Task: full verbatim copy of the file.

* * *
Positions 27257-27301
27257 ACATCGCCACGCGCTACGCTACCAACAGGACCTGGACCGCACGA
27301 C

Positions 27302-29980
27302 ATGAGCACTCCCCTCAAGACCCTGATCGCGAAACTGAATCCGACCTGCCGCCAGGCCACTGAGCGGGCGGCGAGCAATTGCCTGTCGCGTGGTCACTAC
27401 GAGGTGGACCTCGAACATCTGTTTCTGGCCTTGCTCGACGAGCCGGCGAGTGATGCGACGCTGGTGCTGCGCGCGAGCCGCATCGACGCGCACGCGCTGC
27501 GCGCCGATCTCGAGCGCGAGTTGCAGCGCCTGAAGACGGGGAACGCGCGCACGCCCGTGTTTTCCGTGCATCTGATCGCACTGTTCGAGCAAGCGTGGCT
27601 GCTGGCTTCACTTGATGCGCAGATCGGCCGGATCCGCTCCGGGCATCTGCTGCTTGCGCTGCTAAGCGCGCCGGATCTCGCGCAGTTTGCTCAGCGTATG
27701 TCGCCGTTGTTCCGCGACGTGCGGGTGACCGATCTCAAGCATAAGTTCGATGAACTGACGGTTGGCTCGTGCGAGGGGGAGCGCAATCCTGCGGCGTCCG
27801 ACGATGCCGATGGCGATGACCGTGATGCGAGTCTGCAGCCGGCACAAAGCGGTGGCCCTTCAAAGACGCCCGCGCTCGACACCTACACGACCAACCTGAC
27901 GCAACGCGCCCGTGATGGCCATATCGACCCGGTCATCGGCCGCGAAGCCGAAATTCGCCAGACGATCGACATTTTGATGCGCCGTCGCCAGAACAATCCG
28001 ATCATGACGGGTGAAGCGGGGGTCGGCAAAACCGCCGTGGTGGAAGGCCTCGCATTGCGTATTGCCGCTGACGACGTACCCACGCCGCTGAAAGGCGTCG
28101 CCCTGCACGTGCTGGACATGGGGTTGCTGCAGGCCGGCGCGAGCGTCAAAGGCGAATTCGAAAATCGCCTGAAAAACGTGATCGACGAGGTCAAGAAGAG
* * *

Positions 27257-27301
27257 ACATCGCCACGCGCTACGCTACCAACAGGACCTGGACCGCACGA
27301 C

Positions 27302-29980
27302 ATGAGCACTCCCCTCAAGACCCTGATCGCGAAACTGAATCCGACCTGCCGCCAGGCCACTGAGCGGGCGGCGAGCAATTGCCTGTCGCGTGGTCACTAC
27401 GAGGTGGACCTCGAACATCTGTTTCTGGCCTTGCTCGACGAGCCGGCGAGTGATGCGACGCTGGTGCTGCGCGCGAGCCGCATCGACGCGCACGCGCTGC
27501 GCGCCGATCTCGAGCGCGAGTTGCAGCGCCTGAAGACGGGGAACGCGCGCACGCCCGTGTTTTCCGTGCATCTGATCGCACTGTTCGAGCAAGCGTGGCT
27601 GCTGGCTTCACTTGATGCGCAGATCGGCCGGATCCGCTCCGGGCATCTGCTGCTTGCGCTGCTAAGCGCGCCGGATCTCGCGCAGTTTGCTCAGCGTATG
27701 TCGCCGTTGTTCCGCGACGTGCGGGTGACCGATCTCAAGCATAAGTTCGATGAACTGACGGTTGGCTCGTGCGAGGGGGAGCGCAATCCTGCGGCGTCCG
27801 ACGATGCCGATGGCGATGACCGTGATGCGAGTCTGCAGCCGGCACAAAGCGGTGGCCCTTCAAAGACGCCCGCGCTCGACACCTACACGACCAACCTGAC
27901 GCAACGCGCCCGTGATGGCCATATCGACCCGGTCATCGGCCGCGAAGCCGAAATTCGCCAGACGATCGACATTTTGATGCGCCGTCGCCAGAACAATCCG
28001 ATCATGACGGGTGAAGCGGGGGTCGGCAAAACCGCCGTGGTGGAAGGCCTCGCATTGCGTATTGCCGCTGACGACGTACCCACGCCGCTGAAAGGCGTCG
28101 CCCTGCACGTGCTGGACATGGGGTTGCTGCAGGCCGGCGCGAGCGTCAAAGGCGAATTCGAAAATCGCCTGAAAAACGTGATCGACGAGGTCAAGAAGAG